Tasks can have sub-tasks with the Gantt Chart approach, or they can have cards associated with them in order to achieve the completion of the task with the Kanban board. This gives you, the project manager, the flexibility to choose between the two types of methods for task completion and leverage the iterative and flexible nature of the Kanban board and the strict, traditional approach of the Waterfall methodology.
In Cloud Coach, the Water-Scrum-Fall is visualized as a Gantt chart by default. Next to the names of each task, you can easily identify which tasks follow a Kanban board with the Kanban icon. To create a task that is based on the Kanban method, click “Add Task” in the top right hand corner, and as you fill out the details, include which board process you would like the task to follow.
Once the task has been created, click on the “Kanban” tab in the timelines header, and you will be able to use the Kanban board and navigate between the different Kanban-based tasks in your project. As cards are completed, the completion will roll up to the task completion percentage, and show a progression bar on the Gantt chart.
Case 5: Developing a Robotic Vacuum Cleaner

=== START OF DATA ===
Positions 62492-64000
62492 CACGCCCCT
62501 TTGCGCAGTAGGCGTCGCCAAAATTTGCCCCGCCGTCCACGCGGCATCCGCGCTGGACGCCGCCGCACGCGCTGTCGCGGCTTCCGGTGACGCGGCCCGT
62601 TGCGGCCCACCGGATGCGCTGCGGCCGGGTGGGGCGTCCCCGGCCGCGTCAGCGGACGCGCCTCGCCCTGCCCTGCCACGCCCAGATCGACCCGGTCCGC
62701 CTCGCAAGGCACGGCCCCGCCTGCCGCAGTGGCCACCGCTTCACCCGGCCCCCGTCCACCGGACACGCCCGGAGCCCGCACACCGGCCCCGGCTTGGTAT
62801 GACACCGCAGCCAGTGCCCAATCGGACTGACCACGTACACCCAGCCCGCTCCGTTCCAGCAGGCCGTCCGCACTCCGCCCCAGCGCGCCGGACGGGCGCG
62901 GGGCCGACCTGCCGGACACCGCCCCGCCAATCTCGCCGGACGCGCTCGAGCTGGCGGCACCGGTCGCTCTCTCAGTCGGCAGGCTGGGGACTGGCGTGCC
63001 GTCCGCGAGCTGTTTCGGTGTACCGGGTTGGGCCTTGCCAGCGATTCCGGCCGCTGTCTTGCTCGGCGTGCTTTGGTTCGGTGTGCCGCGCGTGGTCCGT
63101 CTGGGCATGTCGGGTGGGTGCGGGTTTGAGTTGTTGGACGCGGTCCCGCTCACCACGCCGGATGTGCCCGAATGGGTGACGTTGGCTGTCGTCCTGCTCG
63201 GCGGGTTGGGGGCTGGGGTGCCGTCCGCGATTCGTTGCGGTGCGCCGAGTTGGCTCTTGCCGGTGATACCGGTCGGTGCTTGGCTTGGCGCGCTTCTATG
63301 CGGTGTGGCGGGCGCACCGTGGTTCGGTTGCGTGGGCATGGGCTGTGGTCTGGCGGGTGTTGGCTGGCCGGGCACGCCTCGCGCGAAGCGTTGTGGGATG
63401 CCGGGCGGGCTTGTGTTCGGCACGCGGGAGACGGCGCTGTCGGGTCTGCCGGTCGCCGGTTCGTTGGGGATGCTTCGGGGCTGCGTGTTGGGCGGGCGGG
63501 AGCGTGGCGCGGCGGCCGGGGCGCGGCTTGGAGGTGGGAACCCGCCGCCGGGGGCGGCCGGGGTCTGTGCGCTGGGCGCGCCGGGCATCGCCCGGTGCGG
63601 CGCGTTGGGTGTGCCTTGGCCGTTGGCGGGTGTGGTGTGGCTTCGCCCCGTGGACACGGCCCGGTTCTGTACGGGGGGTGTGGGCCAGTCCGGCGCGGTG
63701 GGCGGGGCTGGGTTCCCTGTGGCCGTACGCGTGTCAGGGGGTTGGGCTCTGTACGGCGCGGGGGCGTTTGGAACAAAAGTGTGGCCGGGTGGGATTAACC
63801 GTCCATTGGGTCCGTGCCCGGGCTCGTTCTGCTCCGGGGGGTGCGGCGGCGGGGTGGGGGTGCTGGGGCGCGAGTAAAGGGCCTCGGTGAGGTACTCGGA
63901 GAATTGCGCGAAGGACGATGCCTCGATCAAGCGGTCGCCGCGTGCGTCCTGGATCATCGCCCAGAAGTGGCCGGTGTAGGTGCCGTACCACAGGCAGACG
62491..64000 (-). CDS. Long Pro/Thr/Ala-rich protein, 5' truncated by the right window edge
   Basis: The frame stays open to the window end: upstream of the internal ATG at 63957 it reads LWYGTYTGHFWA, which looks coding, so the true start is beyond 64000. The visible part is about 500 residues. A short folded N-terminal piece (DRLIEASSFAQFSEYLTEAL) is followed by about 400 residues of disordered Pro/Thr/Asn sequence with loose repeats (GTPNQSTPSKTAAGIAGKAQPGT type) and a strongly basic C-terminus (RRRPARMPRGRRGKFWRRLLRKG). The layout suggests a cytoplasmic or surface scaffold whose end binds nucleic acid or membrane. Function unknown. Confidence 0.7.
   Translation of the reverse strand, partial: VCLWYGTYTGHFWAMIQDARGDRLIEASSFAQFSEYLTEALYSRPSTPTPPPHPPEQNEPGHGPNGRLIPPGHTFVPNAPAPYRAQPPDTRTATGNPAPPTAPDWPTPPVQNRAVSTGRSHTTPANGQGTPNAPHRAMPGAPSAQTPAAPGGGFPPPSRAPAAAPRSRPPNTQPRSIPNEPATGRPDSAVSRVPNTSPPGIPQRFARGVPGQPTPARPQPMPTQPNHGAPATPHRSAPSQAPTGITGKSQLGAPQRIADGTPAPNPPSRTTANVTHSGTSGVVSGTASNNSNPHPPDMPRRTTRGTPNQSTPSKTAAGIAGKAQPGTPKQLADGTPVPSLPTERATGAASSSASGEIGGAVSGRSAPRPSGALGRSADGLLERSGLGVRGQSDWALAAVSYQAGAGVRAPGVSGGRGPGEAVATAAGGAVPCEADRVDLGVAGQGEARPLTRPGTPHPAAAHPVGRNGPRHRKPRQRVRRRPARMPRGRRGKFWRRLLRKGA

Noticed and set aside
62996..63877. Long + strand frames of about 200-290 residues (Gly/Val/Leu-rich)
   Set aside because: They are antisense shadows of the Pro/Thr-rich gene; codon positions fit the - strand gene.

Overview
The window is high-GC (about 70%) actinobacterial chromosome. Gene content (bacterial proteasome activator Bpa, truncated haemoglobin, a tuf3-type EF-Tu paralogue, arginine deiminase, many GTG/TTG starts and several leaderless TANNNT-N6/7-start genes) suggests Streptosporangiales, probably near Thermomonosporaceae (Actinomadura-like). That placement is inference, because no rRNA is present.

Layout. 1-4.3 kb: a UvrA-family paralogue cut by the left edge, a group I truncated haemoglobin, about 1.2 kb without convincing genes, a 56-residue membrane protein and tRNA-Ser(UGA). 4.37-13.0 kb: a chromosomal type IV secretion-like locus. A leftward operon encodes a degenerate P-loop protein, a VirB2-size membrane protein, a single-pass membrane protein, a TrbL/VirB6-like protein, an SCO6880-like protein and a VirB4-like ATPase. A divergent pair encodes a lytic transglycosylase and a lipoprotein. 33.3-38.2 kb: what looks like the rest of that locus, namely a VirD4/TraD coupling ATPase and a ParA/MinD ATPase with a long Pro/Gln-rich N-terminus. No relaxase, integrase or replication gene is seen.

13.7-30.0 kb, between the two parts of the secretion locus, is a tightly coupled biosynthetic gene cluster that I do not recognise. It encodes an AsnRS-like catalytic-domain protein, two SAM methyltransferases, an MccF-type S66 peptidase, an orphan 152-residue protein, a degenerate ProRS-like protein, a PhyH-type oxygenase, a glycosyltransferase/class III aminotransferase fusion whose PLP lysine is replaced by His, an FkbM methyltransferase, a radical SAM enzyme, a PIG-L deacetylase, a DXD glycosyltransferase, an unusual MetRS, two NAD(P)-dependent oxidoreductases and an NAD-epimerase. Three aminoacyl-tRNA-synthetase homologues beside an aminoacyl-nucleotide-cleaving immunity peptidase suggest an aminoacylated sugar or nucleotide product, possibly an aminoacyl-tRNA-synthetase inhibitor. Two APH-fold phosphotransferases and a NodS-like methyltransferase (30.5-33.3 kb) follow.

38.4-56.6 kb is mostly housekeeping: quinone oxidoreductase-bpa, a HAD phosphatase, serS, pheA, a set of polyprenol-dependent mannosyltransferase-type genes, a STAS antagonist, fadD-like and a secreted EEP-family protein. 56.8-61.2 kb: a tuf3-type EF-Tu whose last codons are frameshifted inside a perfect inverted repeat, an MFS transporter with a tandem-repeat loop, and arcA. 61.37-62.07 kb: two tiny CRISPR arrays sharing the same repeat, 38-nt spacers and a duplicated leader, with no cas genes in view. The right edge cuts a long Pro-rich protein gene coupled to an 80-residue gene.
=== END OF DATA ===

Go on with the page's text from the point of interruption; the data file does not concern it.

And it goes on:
In any new product development, there are many subsystems, components, and subcomponents that contribute to an overall product that satisfies the requirements, as well as meeting set deadlines to deliver the final product.
There are many phases involved in this type of project, such as research and development, manufacturing, and testing. Some of the tasks in each of the phases, such as developing software for the robotic vacuum cleaner, are better suited with Kanban methodologies.
Other tasks and phases, such as manufacturing and procurement, can follow the traditional waterfall methodology. Kanban-based tasks can have dependencies with Waterfall-tasks, and more types of tasks can be accomplished with a project without needing to create a separate project to complete them.
Case 6: Implementing Software
Implementing software follows a set schedule and some tasks have dependencies as the implementation progresses. For example it is difficult to begin building a requirement if you haven’t collected all of the requirements for the implementation process. Some of the tasks in the implementation are handled more effectively as a sprint in the Kanban board, rather than traditional task or subtask. Reviews are performed and changes can be made, so the Kanban cards allow the project team to easily update the status of the card as needed.